Food illusionists: The absence of choice in the grocery store
Consumers are more interested than ever in knowing what is in their food and how it was produced. They want less processed, more sustainable and healthier food choices, but the handful of food processing companies that dominate the grocery store make it increasingly difficult for consumer to make meaningful choices in the grocery store.
Food & Water Watch studied the sales in 100 grocery categories and found that major food manufacturers sell the vast majority of foods, often using an umbrella of brands that can conceal which firms produce the foods. The top four food processing companies make nearly two-thirds (63 percent) of the sales in each grocery category and in a third of these grocery categories, the top four firms control at least 75 percent of the sales.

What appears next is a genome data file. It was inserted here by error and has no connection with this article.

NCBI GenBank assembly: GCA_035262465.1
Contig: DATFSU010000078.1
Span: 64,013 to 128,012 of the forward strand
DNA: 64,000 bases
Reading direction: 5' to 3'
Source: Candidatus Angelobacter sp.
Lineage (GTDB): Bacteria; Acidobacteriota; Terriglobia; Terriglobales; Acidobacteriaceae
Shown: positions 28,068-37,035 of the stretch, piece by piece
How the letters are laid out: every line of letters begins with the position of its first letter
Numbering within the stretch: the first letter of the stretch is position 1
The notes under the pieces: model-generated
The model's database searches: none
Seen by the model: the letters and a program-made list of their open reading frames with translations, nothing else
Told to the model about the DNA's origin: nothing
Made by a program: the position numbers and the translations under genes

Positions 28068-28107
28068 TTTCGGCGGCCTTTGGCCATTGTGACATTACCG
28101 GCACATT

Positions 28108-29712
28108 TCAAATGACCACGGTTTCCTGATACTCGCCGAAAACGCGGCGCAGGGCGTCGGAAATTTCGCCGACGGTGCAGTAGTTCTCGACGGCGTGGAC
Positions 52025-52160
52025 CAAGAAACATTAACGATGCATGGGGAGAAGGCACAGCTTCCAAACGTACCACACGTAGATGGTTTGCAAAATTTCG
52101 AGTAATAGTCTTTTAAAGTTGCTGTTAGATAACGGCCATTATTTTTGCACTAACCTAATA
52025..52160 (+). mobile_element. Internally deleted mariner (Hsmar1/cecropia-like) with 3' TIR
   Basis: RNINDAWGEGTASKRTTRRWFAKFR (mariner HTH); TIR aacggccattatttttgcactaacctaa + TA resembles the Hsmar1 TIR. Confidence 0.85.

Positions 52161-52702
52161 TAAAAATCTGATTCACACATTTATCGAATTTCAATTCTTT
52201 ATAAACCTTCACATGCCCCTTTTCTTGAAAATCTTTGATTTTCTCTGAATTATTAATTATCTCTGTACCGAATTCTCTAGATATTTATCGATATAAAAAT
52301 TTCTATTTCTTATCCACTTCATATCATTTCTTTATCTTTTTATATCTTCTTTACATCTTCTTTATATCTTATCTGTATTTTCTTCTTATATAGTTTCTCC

In many cases, the proliferation of food company brands gives the illusion of consumer choice. For example, most margarine is manufactured by just two companies, but is marketed under a host of different brands. In other cases, consumers seeking a more healthy option cannot tell by the labels that cereals marketed as natural or even organic are owned by large mainstream companies.
Currently, we are in the midst of a wave of food company mergers that is further consolidating the food system. This merger mania is making it increasingly difficult for consumers to make meaningful choices at the supermarket, despite the illusion of choice presented in marketing campaigns.
Learning Areas:Advocacy for health and health education
Public health or related public policy
Explain how the proliferation of consumer brands does not actually represent true diversity in the types of food choices available to consumers.
Keyword(s): Nutrition, Behavioral Research
Qualified on the content I am responsible for because: I am the food policy director for Food & Water Watch and coordinate the team that conducts our research into market share, and also frequently speak to the public about these issues.
Any relevant financial relationships? No
I agree to comply with the American Public Health Association Conflict of Interest and Commercial Support Guidelines, and to disclose to the participants any off-label or experimental uses of a commercial product or service discussed in my presentation.